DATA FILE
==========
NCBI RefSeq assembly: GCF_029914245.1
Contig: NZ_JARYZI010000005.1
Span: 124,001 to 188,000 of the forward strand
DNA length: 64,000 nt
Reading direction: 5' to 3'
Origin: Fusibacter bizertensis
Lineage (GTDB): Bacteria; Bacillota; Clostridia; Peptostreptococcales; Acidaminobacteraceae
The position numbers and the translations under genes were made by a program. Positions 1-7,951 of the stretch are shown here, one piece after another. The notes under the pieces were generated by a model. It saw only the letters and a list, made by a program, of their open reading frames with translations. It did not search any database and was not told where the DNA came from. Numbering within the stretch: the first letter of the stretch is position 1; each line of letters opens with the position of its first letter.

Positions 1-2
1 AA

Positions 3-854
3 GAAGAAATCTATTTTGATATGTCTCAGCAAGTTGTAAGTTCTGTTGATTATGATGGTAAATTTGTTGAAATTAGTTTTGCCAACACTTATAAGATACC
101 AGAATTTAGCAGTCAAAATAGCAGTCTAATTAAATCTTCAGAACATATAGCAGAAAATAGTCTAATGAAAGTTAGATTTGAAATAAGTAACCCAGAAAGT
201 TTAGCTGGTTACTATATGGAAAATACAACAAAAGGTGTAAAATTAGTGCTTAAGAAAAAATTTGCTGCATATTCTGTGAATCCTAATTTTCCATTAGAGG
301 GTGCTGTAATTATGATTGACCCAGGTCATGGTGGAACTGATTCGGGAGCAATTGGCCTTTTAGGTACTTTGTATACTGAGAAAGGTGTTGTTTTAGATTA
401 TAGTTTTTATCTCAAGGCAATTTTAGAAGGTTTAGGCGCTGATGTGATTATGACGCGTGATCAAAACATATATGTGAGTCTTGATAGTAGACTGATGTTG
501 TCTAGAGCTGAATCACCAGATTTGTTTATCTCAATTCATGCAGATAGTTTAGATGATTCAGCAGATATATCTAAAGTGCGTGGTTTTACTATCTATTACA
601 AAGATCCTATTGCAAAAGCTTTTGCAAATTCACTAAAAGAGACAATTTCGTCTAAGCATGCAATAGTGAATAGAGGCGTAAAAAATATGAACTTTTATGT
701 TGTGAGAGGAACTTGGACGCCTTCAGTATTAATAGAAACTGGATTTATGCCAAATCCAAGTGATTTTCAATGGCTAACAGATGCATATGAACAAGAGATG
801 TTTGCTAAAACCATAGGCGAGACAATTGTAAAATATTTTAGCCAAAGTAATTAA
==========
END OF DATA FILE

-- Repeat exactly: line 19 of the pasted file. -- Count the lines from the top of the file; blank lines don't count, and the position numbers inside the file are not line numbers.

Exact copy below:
701 TGTGAGAGGAACTTGGACGCCTTCAGTATTAATAGAAACTGGATTTATGCCAAATCCAAGTGATTTTCAATGGCTAACAGATGCATATGAACAAGAGATG